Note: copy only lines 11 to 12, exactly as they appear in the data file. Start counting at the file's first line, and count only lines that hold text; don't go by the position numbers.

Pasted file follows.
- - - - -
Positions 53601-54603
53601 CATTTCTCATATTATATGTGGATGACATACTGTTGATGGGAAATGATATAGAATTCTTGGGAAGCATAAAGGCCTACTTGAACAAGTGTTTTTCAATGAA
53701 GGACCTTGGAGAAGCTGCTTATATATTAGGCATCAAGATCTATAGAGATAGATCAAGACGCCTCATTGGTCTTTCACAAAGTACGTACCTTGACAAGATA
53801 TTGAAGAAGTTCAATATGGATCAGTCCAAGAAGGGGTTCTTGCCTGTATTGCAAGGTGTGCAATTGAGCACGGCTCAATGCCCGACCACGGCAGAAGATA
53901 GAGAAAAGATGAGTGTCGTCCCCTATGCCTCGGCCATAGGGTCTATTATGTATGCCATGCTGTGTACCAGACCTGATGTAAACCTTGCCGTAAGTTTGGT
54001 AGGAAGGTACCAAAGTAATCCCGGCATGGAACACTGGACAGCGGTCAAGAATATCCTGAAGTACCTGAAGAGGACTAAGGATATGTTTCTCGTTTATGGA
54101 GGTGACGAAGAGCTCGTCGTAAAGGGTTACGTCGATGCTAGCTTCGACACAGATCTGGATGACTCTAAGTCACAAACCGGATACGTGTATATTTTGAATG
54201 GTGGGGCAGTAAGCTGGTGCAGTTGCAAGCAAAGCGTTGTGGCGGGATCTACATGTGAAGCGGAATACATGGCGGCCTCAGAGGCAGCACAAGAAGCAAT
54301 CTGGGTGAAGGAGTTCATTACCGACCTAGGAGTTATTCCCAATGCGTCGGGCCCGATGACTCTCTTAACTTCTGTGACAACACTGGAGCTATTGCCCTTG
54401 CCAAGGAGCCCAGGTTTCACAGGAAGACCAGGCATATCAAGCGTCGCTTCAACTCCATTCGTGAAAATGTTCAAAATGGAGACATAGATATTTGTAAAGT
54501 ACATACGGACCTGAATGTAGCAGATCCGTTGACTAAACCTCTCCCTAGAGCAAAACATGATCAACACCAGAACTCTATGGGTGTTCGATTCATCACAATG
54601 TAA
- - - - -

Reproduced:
54501 ACATACGGACCTGAATGTAGCAGATCCGTTGACTAAACCTCTCCCTAGAGCAAAACATGATCAACACCAGAACTCTATGGGTGTTCGATTCATCACAATG
54601 TAA